But not through fear. The fear response Fryeburg Water activists employed was akin to blindfolded swings at a pinata — a lot of fury, but little meaningful contact. Water activists threw everything they had at the Nestle deal, took it to the highest court in Maine, but it is moving forward nonetheless. The fearful blows failed to land.
And why should they? The deal is legal, fitting neatly within the framework set up by the state of Maine. There was an administrative review, then a legal review. Beyond vocal objections, there was nothing to derail the project.
But here’s the thing: the Fryeburg Water activists had a point, and it was a good one. There are tremendous questions about resource extraction. It’s conversation not limited to water: When a resource buried beneath the earth is turned into a salable commodity, who should benefit? Whether water, oil or ore, what is owned by the individual, what is owned collectively, and what is free for the taking? Who owns what? What is the citizenry entitled to when extraction occurs? Should anyone be able to bottle a resource, cart away all they can and pocket the income? Or is something owed for this action?
This is not a new question, but it was also not the one Fryeburg Water activists were asking. Like gun activists thwarting the latest background check legislation, they were shouting in an all-or-nothing fight to stop the deal. They were not calmly looking to put in reasonable safeguards. And in all the shouting, they yelled themselves hoarse.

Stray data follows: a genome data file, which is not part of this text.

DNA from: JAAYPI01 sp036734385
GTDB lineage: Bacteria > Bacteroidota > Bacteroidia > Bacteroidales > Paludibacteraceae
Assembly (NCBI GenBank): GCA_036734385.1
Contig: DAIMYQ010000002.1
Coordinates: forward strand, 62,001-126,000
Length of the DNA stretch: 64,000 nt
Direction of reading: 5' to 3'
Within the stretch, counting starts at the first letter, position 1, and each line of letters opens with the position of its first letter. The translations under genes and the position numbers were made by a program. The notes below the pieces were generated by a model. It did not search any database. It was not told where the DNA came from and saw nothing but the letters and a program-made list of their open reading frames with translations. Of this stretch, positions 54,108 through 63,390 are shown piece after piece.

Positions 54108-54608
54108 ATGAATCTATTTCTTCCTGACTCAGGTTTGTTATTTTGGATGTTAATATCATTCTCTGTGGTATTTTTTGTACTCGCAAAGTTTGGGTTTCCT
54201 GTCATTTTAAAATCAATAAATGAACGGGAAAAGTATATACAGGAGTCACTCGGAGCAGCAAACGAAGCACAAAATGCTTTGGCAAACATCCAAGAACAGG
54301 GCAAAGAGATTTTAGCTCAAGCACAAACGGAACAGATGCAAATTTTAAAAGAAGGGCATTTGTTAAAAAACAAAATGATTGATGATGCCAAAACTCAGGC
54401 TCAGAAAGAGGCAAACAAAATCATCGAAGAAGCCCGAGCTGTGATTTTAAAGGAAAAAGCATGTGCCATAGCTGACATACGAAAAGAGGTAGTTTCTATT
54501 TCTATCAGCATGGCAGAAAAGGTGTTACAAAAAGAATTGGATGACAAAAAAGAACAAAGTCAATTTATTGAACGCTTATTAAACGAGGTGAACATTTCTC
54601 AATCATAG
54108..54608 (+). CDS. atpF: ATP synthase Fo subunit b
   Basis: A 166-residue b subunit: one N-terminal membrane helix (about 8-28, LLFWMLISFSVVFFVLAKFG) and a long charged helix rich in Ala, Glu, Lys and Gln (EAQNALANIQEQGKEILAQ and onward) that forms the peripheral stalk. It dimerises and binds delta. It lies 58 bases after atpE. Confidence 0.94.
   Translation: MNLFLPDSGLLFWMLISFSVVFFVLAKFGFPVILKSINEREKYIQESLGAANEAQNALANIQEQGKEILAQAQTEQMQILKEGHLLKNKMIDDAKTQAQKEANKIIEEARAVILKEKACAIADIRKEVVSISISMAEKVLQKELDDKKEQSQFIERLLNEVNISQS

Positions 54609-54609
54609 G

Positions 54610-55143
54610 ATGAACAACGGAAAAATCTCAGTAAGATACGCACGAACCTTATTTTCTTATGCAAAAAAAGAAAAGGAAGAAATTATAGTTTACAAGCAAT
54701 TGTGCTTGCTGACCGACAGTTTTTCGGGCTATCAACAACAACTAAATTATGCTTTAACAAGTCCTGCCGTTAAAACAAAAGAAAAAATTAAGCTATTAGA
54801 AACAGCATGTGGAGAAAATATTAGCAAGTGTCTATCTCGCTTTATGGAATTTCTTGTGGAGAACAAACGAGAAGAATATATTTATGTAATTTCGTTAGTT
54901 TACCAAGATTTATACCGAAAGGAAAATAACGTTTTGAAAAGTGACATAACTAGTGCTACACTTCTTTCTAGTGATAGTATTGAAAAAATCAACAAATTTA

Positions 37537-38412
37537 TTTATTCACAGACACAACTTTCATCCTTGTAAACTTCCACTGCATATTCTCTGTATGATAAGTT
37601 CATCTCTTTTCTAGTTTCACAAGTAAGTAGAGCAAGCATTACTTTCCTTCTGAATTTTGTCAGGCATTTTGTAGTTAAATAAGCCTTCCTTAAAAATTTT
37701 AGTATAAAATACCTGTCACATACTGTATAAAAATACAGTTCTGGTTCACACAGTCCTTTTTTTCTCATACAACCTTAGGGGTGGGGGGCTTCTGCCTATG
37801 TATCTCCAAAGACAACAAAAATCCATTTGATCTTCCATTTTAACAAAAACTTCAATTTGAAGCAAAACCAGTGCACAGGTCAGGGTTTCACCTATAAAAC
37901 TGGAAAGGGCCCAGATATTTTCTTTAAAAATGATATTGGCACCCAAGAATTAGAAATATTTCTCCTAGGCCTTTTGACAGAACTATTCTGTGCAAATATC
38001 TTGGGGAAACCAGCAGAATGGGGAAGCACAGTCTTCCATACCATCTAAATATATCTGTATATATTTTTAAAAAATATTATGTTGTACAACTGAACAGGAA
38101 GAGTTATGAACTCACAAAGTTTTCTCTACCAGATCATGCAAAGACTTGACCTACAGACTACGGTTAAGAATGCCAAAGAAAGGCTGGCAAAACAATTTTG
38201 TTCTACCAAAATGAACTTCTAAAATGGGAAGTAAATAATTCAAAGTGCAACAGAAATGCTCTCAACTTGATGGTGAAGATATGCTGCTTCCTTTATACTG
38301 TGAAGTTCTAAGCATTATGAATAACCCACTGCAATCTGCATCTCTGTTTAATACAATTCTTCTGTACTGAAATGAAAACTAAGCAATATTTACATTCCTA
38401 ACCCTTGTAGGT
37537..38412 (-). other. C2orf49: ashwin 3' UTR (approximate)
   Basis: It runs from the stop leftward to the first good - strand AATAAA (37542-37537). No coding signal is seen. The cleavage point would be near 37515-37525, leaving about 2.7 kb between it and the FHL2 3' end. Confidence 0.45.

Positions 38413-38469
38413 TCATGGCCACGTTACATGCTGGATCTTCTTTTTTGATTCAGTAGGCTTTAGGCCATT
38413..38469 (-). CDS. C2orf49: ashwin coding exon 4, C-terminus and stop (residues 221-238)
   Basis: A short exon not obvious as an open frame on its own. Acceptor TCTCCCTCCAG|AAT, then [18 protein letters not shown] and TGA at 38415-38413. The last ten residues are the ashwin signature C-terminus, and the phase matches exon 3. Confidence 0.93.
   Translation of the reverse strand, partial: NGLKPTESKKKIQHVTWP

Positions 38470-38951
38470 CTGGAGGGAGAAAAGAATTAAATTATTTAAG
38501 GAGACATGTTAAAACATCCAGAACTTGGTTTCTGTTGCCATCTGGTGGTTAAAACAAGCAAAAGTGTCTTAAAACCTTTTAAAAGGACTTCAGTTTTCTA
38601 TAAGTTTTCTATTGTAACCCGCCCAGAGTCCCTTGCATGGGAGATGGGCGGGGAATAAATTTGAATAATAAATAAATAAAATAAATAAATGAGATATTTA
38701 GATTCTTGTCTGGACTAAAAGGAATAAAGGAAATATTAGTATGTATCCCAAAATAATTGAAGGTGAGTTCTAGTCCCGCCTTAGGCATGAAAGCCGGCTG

They had a point; they just failed to aim where it matters.
And where does it matter? In the Legislature, not the courts.
Water is a precious resource. It is a Maine resource, a Mainer’s resource, one currently open to extraction. To change that will require changing the law, which requires working within the bogeyman entity liberals are comfortable with: government.
Activists need to put down the picket signs and trade them for cell phones. They need to push lawmakers to create of a resource fund built on extraction revenues, something similar to Alaska’s Permanent Fund, which is funded through oil sales.